I really wish I had pictures of the first, yellow print of the image because it looked so interesting. However, I have four perfect copies of the final print to play with as I mull over my printmaking future.

Etching or screenprinting?

Sunday, December 13, 2009

Wonderful December

It was another super busy weekend in the city. Between arts shows, Christmas shopping, Christmas parties, and Christmas cards, I've barely had a moment to think about my own arts projects.

I was extremely excited for City of Craft, which was my first stop on Saturday morning. I had my heart set on a bunch of Snap and Tumble letterpress items and Tanya's table certainly didn't disappoint. If only I had an unlimited budget for beautifully printed paper!

I picked up two carte postales complete with envelopes hand crafted out of old atlas pages, a stunning botanical print card, and two ringed notebooks with letterpress printed covers (which Tanya was kind enough to bring in by special request - much appreciated!). Down the aisle, I also picked up a simple hand-bound journal from Night Jar Books. So lovely.

There were so many other amazing items at the show, but after weeks of crafts and art shows, I really had to keep my budget in check. Plus, my next stop was the Toronto Small Press Book Fair.

The show featured a really interest mix of presses, but I ended up spending the most time at the last table I came across, self-publisher Jen Pilles. Ink drawings! Hand-bound books! Homemade wrapping paper!

After a day of browsing the handmade work of others, I knuckled down and printed my last batch of Christmas cards. Hundreds of reindeer and +30 goodwill messages to co-workers later, I'm finally finished with all Christmas-relating printing. Hooray!

It took all afternoon, but I'm really glad I got them finished because the rest of this week is booked solid with classes and dinners. I'm not sure how many posts I'll get in before next weekend, but I'll do my best to at least write about my last Open Studio class. Up this week - Screenprinting!

Wednesday, December 9, 2009

Lithography 1, Victoria 0

My printmaking class was on Tuesday this week and just happened to coincide with a super-busy day at work. You might be able to tell from my sketch that I was feeling a little stressed by the time I made it into the studio.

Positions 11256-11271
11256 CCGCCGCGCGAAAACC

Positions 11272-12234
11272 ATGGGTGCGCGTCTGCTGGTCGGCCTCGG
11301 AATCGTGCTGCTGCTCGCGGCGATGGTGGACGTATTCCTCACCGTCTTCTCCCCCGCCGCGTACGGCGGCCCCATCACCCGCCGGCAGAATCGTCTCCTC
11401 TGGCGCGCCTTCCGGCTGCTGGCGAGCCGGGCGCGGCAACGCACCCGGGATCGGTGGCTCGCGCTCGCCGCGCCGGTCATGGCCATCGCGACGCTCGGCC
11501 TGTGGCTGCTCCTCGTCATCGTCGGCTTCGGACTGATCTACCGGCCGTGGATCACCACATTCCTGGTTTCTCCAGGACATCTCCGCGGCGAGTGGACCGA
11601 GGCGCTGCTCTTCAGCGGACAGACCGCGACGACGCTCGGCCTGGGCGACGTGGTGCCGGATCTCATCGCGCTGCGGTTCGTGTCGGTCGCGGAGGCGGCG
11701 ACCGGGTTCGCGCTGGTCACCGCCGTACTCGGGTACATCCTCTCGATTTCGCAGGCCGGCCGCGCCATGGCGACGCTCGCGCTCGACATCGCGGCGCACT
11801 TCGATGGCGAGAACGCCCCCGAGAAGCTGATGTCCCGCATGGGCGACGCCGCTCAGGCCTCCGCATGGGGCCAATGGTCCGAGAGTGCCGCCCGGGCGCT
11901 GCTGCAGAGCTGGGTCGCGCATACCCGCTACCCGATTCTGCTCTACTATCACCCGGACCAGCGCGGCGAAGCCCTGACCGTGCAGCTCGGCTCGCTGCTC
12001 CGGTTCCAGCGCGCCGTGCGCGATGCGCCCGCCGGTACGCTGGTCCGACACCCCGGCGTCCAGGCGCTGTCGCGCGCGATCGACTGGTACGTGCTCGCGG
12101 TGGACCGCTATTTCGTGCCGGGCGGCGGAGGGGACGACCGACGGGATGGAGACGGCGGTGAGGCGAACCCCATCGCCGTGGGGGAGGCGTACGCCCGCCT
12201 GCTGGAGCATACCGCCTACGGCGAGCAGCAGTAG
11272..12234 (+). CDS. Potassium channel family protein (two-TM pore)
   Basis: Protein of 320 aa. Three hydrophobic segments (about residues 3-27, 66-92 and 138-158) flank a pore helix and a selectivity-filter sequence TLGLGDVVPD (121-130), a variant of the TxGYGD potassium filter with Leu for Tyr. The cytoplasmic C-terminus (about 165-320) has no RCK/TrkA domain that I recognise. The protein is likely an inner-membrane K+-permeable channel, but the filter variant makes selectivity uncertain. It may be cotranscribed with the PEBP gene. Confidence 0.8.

This sketch started out as an old woman, turned into an old man, turned back into an old woman wearing a scarf around her head, then not, then squiggles, then... well, this thing is pretty much the worst thing I've ever drawn in my life.

Despite my disastrous sketch, the class was fascinating. I had no idea how lithography worked before the class and even after three hours of apprenticeship I'm still pretty in the dark about the details. The one thing I did fully absorb is the incredible amount of labour that goes into preparing and printing a lithograph. Any art process that starts with the slow and meticulous grinding of tiny metal particles against a large, flat stone is bound to be a time consuming process, but last night I discovered that stone grinding is only the beginning.

My shorthand of the very complicated process is something like this: Grind stone until perfectly flat, draw on stone using grease-based pencils, cover stone with talc powder, cover stone in gum base, etch stone with acid and gum base mix, clean off gum base, dry stone, transport stone to press, clean grease pencil drawing off stone, add chemicals including a tar like substance 'used to pave roads', remove tar substance, wet stone, ink stone, wet, stone, ink stone (repeat x 5), print stone.

Best upper body workout in town! However, for a girl who's already head over heels for etching, lithography is a pretty hard sell. It's more labour intensive, requires a lot of materials, and, based on the examples I saw in the studio, doesn't really suit my aesthetic. Granted, I did see one incredible litho print that perfectly replicated the soft, tiny strokes of a pencil drawing and THAT definitely impressed me.

The printing process still ended with a very gratifying slow peel of the image off the press. However, I quickly learned that the downside of printmaking is that when you make a crazy old lady drawing you end up having to take home four crazy old lady prints.

So lithography is probably not a medium I'm going to pursue in the near future. I'm happy to have seen the process though, if only to appreciate the work that is involved the next time I see a lithograph hanging in a gallery.

Sunday, December 6, 2009


After my adventures in the city yesterday, I stayed closer to home today and spent some time making a Christmas classic - Gingerbread!